Mar 29, 2012

Akata Witch by Nnedi Okorafor – A Review

April 2011, Young Adult Fiction
Viking Juvenile, 349 pages, ISBN 978-0670011964
Available on Amazon (paperback & e-book)

I first stumbled across Akata Witch last year when I was perusing the young adults “new books” section at my local library, and was immediately captivated by the cover. I placed it on my TBR and finally got to read it as the first book of 2012 in my continuing African Reading Endeavour.

The story is told from the point of view of Sunny, a young girl living near the town of Aba, Nigeria. As we are introduced to Sunny, she opens a window into her life and how the world sees her:

“I am Nigerian by blood, American by birth, and Nigerian again because I live here. I have West African features, like my mother, but while the rest of my family is dark brown, I’ve got light yellow hair, skin the color of “sour milk” (or so stupid people like to tell me), and hazel eyes that look like God ran out of the right color. I’m albino.”

She doesn’t quite fit in, and is a loner is most ways. She’s picked on and called “akata,” a derogatory term for an American-born person of African descent. However, things start to look up for Sunny when she finds herself in a new circle of friends, and is introduced to a community known as the Leopard People.

Her new friends have magical powers, and show her that she’s special too. She is what is known as a “free agent,” a person born with magical powers despite no magical parents. She is soon reading literature and taking classes to harness her skills and learn more about her abilities.

In the backdrop, there is a serial killer preying on children. The manner in which the children are taken and killed is indicative of the perpetrator being someone from the Leopard community. Soon, Sunny and her friends are called into action to stop the Black Hat killer, as he’s known.

It’s hard not to go on but I need to avoid giving away spoilers…

This book was very engaging, and for someone who doesn’t typically read fantasy this is a testament to Nnedi Okorafor’s skill as a writer to keep me hooked! I loved reading the encounters between Sunny and her new friends in the Leopard community, and seeing the growth of their friendship and trust in one another. Pardon me for the cliché but this is a great story about growing up and finding your place in your community.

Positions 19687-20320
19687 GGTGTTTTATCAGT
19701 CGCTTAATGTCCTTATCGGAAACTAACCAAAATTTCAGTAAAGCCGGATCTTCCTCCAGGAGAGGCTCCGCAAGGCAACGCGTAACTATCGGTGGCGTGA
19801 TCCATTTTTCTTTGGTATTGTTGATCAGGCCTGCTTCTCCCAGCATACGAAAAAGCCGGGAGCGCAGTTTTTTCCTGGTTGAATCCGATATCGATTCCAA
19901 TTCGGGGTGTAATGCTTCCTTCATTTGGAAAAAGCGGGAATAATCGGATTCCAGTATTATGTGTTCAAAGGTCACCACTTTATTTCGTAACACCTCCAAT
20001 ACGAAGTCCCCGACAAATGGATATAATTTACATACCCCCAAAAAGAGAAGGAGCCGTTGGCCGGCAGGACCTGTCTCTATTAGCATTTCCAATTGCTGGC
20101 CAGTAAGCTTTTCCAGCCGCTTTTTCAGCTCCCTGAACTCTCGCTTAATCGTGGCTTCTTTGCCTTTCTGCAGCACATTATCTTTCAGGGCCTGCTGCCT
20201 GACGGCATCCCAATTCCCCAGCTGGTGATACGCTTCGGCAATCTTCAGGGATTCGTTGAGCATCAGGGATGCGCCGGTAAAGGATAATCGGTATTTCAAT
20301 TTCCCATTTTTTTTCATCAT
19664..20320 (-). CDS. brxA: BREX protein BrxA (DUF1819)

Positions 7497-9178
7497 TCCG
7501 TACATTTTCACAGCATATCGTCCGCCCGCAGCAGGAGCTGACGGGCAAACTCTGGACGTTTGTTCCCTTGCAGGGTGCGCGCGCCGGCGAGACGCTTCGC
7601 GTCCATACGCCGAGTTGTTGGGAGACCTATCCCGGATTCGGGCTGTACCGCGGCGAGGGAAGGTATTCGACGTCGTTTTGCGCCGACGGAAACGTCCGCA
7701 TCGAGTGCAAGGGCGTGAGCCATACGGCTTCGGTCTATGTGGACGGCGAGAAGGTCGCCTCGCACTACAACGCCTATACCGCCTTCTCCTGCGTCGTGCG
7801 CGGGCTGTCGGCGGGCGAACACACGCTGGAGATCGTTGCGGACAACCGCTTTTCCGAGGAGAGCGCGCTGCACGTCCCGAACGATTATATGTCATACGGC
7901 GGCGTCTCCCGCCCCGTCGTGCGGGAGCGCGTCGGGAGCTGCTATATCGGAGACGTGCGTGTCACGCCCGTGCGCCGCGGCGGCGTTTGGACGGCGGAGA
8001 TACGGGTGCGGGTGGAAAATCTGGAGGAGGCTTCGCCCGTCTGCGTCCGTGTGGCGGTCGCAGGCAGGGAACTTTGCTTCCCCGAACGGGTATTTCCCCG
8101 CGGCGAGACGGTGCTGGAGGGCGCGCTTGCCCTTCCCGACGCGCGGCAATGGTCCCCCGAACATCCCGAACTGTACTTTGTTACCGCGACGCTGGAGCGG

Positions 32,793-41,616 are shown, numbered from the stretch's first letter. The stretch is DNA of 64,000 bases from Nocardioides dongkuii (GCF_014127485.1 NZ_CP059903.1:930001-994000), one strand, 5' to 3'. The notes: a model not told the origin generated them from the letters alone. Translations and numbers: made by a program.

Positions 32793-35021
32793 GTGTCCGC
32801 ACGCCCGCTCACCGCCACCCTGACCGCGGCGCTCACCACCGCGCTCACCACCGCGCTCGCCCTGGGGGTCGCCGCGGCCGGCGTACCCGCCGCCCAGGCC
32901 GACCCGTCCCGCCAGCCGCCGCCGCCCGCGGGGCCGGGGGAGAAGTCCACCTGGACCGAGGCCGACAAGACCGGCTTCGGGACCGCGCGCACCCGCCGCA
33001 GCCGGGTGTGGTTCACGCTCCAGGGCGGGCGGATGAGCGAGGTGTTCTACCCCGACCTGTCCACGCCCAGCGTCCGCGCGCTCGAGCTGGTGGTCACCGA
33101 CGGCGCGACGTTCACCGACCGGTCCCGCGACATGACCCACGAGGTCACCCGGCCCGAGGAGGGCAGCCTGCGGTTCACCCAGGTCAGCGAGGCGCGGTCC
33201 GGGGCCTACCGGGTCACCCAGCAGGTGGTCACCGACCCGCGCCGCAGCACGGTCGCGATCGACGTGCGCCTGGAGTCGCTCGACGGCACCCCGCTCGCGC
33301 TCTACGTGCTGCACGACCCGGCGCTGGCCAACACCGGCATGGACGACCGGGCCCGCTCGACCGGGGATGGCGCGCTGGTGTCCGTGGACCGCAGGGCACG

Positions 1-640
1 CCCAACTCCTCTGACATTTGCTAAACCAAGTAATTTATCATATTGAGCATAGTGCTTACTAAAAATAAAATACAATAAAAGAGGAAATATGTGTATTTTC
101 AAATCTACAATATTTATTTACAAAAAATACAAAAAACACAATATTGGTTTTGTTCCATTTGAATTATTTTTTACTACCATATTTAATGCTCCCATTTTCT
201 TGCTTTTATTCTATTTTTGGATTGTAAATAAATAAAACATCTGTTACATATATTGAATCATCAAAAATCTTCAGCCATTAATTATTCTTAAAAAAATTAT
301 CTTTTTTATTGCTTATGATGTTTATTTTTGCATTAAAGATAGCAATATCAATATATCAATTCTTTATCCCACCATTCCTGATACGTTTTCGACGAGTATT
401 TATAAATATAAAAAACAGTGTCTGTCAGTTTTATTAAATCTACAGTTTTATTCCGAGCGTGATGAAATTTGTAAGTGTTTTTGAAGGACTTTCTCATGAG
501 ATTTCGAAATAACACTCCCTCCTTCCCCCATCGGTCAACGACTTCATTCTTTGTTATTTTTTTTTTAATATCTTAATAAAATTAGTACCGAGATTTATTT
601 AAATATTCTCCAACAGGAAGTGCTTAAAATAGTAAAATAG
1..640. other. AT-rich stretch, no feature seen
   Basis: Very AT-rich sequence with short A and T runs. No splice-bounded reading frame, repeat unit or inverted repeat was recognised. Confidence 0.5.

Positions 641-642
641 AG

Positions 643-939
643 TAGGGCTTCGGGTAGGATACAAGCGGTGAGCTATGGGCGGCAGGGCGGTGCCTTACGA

I would have liked to see the character of Black Hat more fleshed out because as it is the climax was little too neat and clinical. Learning more about him and motivations wouldn’t necessarily have made him a sympathetic character but rather someone a little less mystical and ominous. With that said there was still a lot going on in other parts of book that I didn’t feel cheated.

This is a must read for everyone who enjoys good literature. I’m so happy Okorafor has introduced young (and old) readers to a different world of fantasy that goes beyond the standard to which we’ve all grown accustomed.


when I read about acceptance in community by albino's, i always go to what Salif keitha wrote(sang) in the song La difference

I am black, my skin is white
I am what I am, in the difference that is in me
I am white, my blood if black
I am what I am; in my deference I am free
I wish the world would live together as one
Live in harmony, live in Peace and in one love

we nee a world where in your difference you are free to be who you are allowed to realise you God given potential..

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